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19th Century Economics
edit from same title by WBPhillips
• An economic system in
which ownership and
control of the means of
production and
distribution of products is
in the hands of private
individuals or
corporations who operate
these businesses for
• Evolved out of statesponsored mercantilism
Adam Smith
• Scottish economist and
author of The Wealth of
Nations (1776)
• Argued that a “free market”
economy works to benefit
everyone, because it
encourages the
manufacture of more
goods, thereby creating
jobs, innovation, and lower
prices on goods
• Also argued that the
“invisible hand” of supply
• Because of the laws of supply and
demand, most capitalist
economists promote “laissez
faire” (French term meaning “let
them do as they will”) policies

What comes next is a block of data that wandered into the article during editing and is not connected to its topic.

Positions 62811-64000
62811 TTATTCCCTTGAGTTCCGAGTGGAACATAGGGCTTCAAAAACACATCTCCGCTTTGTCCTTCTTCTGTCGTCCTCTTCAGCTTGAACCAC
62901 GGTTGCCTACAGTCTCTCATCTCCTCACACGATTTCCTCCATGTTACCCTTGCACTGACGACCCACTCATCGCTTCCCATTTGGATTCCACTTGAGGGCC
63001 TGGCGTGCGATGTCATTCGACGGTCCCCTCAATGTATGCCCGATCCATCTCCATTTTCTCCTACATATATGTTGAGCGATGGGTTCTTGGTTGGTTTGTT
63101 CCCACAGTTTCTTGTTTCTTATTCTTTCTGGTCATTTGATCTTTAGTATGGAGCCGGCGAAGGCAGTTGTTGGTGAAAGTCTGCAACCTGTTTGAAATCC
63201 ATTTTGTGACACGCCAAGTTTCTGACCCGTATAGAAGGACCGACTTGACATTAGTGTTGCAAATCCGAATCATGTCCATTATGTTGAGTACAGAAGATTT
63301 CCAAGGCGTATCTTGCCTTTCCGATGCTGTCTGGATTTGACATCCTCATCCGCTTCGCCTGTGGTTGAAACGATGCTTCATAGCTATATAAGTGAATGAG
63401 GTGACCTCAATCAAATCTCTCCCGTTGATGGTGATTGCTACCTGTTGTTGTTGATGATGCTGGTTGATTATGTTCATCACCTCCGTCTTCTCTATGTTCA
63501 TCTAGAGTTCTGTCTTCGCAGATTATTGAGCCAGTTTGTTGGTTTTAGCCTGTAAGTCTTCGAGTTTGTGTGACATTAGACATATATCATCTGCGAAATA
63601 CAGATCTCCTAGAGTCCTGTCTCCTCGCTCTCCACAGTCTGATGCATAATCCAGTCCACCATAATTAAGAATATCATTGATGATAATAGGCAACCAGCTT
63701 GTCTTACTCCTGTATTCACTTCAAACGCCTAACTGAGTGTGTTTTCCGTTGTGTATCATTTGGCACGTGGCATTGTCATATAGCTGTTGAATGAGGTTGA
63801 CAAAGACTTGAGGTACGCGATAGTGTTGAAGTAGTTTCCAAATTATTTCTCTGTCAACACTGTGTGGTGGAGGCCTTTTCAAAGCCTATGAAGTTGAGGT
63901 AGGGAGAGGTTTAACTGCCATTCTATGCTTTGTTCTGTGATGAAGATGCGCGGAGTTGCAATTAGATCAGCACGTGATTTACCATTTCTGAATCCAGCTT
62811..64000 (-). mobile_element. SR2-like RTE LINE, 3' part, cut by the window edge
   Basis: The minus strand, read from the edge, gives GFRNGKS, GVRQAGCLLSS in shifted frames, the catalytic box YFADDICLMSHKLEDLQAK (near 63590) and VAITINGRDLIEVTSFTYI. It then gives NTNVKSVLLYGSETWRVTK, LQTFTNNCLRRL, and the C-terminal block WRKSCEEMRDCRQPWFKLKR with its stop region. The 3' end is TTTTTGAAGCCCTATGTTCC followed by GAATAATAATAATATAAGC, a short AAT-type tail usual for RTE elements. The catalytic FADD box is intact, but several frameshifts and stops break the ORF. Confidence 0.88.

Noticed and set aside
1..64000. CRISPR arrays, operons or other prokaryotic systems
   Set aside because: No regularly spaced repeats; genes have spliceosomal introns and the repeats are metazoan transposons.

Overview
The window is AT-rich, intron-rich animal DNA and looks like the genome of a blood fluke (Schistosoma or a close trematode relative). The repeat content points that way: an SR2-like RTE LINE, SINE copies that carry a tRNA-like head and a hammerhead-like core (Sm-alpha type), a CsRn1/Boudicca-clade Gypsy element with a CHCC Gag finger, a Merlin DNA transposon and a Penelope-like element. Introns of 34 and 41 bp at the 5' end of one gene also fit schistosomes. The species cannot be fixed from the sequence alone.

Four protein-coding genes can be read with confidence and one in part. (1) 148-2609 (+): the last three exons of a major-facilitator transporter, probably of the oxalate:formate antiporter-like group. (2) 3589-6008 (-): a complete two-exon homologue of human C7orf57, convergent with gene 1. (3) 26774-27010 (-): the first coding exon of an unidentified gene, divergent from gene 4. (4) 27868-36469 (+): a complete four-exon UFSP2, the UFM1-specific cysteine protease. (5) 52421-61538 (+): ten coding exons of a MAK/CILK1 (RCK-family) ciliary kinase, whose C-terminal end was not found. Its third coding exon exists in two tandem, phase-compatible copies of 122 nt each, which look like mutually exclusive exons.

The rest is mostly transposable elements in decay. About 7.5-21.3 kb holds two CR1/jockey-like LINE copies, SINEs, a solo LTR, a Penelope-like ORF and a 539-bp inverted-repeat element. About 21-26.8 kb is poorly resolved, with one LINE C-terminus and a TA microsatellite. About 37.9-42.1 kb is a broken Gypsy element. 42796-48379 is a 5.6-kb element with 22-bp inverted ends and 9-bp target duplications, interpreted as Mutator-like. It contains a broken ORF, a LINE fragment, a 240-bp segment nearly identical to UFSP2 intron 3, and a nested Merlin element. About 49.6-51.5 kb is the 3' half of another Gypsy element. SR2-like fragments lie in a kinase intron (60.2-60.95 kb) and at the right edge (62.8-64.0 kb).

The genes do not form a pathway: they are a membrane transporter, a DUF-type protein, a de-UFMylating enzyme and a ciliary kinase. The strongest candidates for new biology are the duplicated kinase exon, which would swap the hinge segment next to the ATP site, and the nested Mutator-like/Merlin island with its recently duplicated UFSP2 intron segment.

• In this approach, government
does nothing to regulate the
economy – they do not try to
control prices or wages, they also
provide no protection from
monopolies or foreign goods
• Capitalist economists argue that
• Others believed that the
government needed to exercise
some control over the economy
and protect workers and
consumers from industrial
• To deter economic injustice,
some supported socialism: a
system where the economy is
heavily regulated by the
government to ensure that all
citizens enjoy an equal share in
Marx & Engels
Friedrich Engels
Karl Marx
Expatriated Germans
Co-wrote The Communist
Manifesto (1848)
• Argued that society is made
up of “haves” (factory
owners or “bourgeoisie”) &
“have nots” (workers or
“the proletariat”) and this
inequality will inevitably
lead to a violent overthrow
• Marx and Engel’s believed that
the struggle between the
bourgeoisie and proletariat
would result in communism,
or a system of government
where a temporary
authoritarian power directs
the economy in order to
ultimately achieve a higher
social order where all property
is collectively owned by “the